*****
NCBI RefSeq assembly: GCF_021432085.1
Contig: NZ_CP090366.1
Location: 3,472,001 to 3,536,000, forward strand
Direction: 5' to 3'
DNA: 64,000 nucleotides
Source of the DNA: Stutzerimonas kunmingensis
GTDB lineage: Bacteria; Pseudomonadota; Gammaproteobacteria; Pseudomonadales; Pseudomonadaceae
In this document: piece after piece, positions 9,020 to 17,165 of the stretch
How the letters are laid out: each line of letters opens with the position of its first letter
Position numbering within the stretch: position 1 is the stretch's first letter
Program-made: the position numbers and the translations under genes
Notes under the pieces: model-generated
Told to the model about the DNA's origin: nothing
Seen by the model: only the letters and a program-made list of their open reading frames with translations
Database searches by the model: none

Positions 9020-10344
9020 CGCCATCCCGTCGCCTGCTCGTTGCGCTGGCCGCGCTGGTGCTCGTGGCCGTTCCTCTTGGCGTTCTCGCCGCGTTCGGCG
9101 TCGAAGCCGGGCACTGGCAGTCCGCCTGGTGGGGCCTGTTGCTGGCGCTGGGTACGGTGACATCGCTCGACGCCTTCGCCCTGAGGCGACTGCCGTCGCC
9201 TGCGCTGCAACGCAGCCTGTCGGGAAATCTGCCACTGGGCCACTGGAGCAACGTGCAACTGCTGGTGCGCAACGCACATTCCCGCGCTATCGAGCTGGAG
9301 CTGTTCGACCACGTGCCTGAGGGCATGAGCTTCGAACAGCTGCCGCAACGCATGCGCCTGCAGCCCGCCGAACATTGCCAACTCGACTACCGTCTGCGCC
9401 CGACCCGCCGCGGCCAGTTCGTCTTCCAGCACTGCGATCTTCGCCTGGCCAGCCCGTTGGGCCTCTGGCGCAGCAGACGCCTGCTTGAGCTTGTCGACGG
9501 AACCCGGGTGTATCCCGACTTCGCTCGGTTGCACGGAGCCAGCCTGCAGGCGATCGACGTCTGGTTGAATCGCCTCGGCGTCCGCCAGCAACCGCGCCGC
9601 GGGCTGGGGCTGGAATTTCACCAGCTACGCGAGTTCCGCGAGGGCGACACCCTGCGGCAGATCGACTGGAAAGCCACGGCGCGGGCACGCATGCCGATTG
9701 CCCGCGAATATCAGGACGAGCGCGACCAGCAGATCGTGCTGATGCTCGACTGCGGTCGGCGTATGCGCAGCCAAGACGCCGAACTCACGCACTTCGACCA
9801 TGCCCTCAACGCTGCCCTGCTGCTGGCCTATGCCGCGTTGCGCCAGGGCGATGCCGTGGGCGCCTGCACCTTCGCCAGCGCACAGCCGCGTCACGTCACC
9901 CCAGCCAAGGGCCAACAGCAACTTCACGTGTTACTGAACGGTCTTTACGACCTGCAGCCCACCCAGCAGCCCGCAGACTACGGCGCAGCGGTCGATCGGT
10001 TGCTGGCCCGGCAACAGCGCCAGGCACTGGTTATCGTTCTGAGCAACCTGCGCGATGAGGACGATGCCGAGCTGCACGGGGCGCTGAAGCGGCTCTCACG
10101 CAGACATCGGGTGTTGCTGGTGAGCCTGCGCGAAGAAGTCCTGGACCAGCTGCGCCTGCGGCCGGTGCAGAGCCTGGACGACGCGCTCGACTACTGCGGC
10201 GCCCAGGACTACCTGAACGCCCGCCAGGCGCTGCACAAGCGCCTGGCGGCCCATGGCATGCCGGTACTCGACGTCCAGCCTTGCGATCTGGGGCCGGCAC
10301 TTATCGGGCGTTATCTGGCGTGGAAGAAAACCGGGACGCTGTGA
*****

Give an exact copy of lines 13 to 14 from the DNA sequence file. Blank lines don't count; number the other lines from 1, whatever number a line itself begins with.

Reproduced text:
Told to the model about the DNA's origin: nothing
Seen by the model: only the letters and a program-made list of their open reading frames with translations